Open Source Software: The New Intellectual Property Paradigm

Article Source: NBER Working Paper No. W12148; In T. Hendershott, ed., Handbook of Economics and Information Systems, pp. 285-319, Amsterdam: Elsevier, 2006
Publication Date:
Time to Read: 1 minute read
Written By:

 Stephen M. Maurer

Stephen M. Maurer



This paper reviews how open source software development works.


Policy Relevance:

Open source software and traditional models each have strengths and weakness. Consumers benefit from competition between these business models.


Key Takeaways:
  • Traditional software (proprietary software) cannot be redistributed or changed by users and is sold for profit.
  • Open source software (OSS) lets users change the code to suit their own needs; open source code under the General Public License (GPL) must be distributed free.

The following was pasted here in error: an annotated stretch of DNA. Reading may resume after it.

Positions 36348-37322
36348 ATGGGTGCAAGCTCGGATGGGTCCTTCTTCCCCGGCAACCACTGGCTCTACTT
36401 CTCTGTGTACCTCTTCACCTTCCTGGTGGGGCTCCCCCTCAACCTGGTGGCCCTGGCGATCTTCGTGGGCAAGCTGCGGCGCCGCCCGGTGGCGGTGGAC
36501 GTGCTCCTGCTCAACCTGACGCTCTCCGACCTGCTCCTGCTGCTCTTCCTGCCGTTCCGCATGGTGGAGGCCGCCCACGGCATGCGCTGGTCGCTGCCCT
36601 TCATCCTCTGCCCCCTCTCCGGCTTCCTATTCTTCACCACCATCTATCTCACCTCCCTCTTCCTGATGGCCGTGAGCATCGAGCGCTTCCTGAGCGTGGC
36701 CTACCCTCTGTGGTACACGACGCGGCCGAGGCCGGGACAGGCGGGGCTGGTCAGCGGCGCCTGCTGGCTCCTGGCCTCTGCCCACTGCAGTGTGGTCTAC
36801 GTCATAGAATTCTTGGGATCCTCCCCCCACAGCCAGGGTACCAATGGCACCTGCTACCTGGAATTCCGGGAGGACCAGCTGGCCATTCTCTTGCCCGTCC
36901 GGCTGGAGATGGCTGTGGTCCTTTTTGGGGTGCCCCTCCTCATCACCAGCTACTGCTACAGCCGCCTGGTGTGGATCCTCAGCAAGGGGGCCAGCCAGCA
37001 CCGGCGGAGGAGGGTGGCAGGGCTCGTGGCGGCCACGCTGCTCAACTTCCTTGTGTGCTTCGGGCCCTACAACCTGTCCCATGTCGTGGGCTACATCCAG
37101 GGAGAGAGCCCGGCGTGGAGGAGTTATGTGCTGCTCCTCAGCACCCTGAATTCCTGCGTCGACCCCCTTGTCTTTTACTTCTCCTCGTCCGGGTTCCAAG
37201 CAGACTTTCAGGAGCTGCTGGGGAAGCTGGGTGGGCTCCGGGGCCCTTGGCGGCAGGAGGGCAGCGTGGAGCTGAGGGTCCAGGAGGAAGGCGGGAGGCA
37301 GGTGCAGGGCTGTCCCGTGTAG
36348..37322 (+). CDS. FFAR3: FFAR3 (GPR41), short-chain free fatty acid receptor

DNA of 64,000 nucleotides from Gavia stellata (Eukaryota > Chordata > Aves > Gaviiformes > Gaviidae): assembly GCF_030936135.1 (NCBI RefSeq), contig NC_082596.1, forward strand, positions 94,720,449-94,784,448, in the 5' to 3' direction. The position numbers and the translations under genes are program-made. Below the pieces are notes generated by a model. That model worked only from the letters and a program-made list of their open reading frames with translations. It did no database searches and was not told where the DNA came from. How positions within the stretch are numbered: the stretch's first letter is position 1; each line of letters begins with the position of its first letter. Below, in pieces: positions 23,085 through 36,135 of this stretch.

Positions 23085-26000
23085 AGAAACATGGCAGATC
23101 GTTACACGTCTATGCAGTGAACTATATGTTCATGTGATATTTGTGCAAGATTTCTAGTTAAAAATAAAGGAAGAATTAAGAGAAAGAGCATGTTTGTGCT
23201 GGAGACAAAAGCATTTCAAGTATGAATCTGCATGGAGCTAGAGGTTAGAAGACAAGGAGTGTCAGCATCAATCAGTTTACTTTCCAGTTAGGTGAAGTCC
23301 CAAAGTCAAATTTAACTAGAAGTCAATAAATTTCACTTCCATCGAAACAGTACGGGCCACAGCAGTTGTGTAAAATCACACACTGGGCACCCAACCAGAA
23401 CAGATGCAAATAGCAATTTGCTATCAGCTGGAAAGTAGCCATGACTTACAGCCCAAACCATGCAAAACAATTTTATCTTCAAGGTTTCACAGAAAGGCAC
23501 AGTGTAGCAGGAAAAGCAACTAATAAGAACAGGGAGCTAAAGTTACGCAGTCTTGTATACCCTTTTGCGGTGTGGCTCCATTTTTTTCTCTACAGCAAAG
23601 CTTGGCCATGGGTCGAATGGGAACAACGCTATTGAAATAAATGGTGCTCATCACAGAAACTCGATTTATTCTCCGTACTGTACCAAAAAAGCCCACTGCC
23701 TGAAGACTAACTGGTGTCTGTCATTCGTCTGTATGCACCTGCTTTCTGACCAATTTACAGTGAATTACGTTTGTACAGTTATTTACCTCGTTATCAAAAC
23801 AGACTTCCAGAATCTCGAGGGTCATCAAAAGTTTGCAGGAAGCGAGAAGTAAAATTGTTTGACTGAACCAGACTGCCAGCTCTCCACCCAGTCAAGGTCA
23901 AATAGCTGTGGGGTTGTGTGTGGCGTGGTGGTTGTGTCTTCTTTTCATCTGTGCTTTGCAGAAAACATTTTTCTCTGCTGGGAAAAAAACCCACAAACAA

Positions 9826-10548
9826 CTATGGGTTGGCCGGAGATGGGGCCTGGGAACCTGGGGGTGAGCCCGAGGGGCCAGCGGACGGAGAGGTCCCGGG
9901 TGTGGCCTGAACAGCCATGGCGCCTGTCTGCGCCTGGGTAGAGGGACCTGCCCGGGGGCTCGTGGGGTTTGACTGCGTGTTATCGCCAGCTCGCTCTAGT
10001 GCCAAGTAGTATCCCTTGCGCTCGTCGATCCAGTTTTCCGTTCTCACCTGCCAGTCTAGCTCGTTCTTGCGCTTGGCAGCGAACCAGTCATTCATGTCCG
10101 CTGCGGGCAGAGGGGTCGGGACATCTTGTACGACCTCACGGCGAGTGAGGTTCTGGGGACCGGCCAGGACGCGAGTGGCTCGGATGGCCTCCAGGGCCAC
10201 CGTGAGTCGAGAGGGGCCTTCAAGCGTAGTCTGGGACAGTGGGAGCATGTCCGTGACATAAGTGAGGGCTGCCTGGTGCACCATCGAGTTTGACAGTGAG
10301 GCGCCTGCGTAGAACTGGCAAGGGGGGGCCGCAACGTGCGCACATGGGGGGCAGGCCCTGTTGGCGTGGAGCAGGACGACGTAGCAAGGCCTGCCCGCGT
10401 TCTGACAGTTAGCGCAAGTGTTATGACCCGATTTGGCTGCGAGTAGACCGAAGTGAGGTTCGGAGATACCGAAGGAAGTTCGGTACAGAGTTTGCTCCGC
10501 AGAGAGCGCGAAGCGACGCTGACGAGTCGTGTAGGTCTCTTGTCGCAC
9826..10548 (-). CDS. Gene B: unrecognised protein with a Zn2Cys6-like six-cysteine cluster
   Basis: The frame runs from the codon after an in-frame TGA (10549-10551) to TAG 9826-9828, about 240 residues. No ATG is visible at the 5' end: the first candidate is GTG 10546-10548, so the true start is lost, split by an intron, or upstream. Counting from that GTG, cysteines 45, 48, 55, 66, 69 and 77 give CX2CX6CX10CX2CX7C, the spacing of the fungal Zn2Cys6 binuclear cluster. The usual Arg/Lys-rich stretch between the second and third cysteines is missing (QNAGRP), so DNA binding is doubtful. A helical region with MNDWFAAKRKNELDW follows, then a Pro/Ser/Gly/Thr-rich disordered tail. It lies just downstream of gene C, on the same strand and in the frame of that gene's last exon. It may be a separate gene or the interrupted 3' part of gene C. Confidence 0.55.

• The reasons developers contribute to OSS include the desire to:
    • Sell goods or services related to OSS.

    • Improve software, perhaps for one’s own needs.

    • Demonstrate talent, advance education or gain other nonmonetary rewards.

    • Keep others from dominating a field.

  • OSS and proprietary software both have weaknesses. OSS is less responsive to unsophisticated users, and might not produce much relative to demand.



Suzanne Scotchmer

About Suzanne Scotchmer

Suzanne Scotchmer is Professor of Economics, Professor of Law and Professor of Public Policy at the University of California, Berkeley. Her main academic interest at the moment is the economics, policy and law of innovation, including intellectual property. She also maintains an interest in economic theory and game theory, in which she has also published widely. Her graduate degrees are in economics and statistics.